Proust's Overcoat : The True Story of One Man's Passion for All Things Proust, Paperback Book

Proust's Overcoat : The True Story of One Man's Passion for All Things Proust Paperback

4 out of 5 (2 ratings)


The story of the overcoat begins with a chance meeting - between an obsessive bibliophile, Jacques Guerin, the head of a French perfume house, and his physician, Dr Robert Proust, brother of the late writer.

Glimpsing the possibility of adding to his collection, Guerin stumbles into a tense and tangled relationship with the novelist's family who, embarrassed by Proust's writings and his homosexuality, are in the process of destroying the mountain of notebooks, letters and manuscripts they had inherited.

Little by little, over decades, Guerin acquires Marcel's remaining personal effects, including - eventually - the relic he had come to covet more than any other: the moth-eaten otter-lined overcoat Proust had worn every day and used as a blanket every night while writing in bed.

Like the novelist's second skin, this coat was as close as Guerin could ever come to touching Proust himself: it was the jewel of his collection.


  • Format: Paperback
  • Pages: 144 pages
  • Publisher: Granta Books
  • Publication Date:
  • Category: Biography: literary
  • ISBN: 9781846272721

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Showing 1 - 2 of 2 reviews.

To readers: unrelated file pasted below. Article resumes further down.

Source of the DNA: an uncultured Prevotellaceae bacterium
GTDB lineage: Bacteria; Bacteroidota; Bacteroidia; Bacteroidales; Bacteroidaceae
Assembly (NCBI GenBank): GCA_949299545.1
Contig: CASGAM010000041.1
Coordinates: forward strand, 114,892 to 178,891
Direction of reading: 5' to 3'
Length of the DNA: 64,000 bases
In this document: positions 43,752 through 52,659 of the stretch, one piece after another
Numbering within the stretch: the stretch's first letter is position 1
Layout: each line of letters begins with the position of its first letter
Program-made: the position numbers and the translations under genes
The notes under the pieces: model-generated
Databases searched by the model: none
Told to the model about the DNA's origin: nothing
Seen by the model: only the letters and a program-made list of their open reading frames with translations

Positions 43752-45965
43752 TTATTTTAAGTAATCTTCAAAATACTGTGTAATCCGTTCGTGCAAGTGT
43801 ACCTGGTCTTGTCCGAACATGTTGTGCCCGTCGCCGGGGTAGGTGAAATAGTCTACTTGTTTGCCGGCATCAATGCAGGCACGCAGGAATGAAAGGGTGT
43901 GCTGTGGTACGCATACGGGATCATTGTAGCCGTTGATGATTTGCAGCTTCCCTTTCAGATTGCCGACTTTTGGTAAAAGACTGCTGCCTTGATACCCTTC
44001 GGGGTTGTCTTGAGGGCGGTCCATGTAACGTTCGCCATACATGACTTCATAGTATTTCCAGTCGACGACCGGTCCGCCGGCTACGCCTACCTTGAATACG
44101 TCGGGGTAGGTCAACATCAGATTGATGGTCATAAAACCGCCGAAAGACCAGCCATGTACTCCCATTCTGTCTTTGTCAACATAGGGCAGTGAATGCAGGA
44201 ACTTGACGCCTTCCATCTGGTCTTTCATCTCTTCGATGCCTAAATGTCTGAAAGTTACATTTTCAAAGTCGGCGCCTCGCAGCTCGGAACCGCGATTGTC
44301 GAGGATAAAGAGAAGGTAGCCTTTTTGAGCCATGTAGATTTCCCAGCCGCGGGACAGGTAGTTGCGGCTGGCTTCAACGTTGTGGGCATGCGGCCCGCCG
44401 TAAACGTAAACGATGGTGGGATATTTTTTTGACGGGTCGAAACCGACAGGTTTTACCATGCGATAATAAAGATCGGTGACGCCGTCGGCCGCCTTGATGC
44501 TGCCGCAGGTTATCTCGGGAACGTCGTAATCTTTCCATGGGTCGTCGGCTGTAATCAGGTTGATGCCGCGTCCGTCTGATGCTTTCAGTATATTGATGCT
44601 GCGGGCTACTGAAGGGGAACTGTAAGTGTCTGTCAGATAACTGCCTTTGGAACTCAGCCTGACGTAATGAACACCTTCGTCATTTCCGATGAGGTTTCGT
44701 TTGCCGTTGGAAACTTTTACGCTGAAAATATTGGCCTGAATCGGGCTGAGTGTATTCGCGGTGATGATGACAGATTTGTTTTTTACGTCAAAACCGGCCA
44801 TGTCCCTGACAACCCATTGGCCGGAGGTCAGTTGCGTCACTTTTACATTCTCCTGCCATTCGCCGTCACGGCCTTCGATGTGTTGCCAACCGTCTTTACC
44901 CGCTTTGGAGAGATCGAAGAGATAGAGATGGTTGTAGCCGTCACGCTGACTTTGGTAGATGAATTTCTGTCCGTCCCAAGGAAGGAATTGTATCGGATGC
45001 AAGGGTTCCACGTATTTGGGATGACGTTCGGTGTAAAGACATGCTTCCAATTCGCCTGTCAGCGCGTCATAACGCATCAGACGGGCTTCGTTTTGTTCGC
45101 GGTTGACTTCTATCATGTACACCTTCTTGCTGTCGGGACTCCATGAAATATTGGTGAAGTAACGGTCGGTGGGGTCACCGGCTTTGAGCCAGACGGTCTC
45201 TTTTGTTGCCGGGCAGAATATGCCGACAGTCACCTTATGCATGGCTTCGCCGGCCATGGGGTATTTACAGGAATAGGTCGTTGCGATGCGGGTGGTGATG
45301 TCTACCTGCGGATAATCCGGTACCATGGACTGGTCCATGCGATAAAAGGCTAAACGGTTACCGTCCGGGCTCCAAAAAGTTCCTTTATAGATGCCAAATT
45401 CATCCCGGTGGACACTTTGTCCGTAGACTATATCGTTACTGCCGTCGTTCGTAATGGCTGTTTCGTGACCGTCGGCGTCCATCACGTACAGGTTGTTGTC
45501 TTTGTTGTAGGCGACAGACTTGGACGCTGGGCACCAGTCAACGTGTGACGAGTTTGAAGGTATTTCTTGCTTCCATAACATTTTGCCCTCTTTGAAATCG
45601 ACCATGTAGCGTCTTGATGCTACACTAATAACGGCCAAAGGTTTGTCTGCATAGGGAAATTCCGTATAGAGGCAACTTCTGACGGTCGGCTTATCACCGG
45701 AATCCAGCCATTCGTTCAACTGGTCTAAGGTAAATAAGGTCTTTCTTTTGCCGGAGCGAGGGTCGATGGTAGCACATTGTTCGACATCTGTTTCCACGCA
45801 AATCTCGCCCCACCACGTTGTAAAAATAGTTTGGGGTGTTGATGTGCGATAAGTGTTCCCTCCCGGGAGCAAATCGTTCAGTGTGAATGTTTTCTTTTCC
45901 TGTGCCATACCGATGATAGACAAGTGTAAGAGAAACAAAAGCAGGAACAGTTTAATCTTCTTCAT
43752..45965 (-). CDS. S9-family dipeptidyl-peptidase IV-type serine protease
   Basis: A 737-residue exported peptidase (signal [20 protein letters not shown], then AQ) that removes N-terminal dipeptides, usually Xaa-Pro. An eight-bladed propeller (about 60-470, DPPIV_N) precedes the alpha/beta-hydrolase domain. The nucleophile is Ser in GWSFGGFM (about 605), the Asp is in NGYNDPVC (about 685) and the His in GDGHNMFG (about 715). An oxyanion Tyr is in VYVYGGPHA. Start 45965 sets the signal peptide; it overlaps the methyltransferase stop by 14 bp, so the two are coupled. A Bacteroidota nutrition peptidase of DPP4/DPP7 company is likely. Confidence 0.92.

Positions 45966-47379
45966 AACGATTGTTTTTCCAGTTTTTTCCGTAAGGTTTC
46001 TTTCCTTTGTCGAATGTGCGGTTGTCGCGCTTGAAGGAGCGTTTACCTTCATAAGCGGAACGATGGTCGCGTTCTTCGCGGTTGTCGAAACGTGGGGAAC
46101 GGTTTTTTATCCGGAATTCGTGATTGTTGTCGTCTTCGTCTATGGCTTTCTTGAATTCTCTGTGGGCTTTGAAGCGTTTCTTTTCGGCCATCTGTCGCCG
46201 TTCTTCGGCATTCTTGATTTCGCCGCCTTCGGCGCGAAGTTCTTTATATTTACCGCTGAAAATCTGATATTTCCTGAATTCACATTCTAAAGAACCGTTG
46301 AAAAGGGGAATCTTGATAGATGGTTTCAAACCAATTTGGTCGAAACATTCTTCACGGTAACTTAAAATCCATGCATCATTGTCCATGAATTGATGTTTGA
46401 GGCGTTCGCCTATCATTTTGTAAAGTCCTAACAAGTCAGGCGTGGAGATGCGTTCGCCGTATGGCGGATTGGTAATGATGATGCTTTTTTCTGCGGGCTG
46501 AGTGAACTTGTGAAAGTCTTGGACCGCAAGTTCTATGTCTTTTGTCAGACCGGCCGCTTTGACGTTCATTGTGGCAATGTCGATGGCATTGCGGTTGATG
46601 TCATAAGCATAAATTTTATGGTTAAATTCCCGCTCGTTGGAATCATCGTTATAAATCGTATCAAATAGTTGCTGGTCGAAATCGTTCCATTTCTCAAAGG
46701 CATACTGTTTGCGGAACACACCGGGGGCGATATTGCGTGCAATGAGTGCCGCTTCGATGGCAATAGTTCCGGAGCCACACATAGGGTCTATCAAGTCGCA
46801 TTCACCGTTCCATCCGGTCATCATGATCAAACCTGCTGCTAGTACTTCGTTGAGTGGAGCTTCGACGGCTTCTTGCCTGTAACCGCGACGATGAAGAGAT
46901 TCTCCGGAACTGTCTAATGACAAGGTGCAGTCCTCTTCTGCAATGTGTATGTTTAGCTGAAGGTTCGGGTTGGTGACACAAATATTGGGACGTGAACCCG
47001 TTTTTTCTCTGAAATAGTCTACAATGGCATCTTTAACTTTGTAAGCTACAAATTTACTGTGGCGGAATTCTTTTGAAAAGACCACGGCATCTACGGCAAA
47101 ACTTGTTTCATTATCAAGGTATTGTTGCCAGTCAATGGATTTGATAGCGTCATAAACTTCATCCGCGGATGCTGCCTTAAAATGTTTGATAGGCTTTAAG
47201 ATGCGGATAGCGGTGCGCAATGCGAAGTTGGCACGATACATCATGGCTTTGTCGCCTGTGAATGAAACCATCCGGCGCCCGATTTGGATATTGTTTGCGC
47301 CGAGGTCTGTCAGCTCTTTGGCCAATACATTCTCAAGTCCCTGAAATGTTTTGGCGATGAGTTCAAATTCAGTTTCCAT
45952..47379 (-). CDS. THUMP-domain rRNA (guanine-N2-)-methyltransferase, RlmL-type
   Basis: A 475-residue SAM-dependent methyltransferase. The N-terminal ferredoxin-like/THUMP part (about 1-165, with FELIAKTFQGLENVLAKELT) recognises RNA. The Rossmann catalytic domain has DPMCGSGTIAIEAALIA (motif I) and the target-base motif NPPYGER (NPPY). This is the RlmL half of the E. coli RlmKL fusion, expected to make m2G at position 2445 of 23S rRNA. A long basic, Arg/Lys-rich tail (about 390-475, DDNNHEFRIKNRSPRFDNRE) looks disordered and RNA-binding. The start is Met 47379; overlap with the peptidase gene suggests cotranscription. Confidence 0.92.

Review by

An inspiring extended long article in book form about how a Parisian Society man a perfumer who runs a successful Perfumers, rescues Marcel Proust possessions for eternity; the struggle to in effect get his possessions and in a sense becoming an Archivist resulting in Marcel Prousts stuff without the famous overcoat becoming a Museum.

Review by

I honestly didn't think I'd enjoy this. I thought it looked like a nice quirky little read and decided it was a good way to kill an hour or so, but it turned out be much more interesting than I anticipated. Though the story of the man who owned Proust's coat is very interesting, it's all the little details of Proust and his family that really drew me in. I think I enjoyed this to the point where I am convinced I may actually attempt to read <I>In Search of Lost Time</I>. Some time this decade...

Also by Lorenza Foschini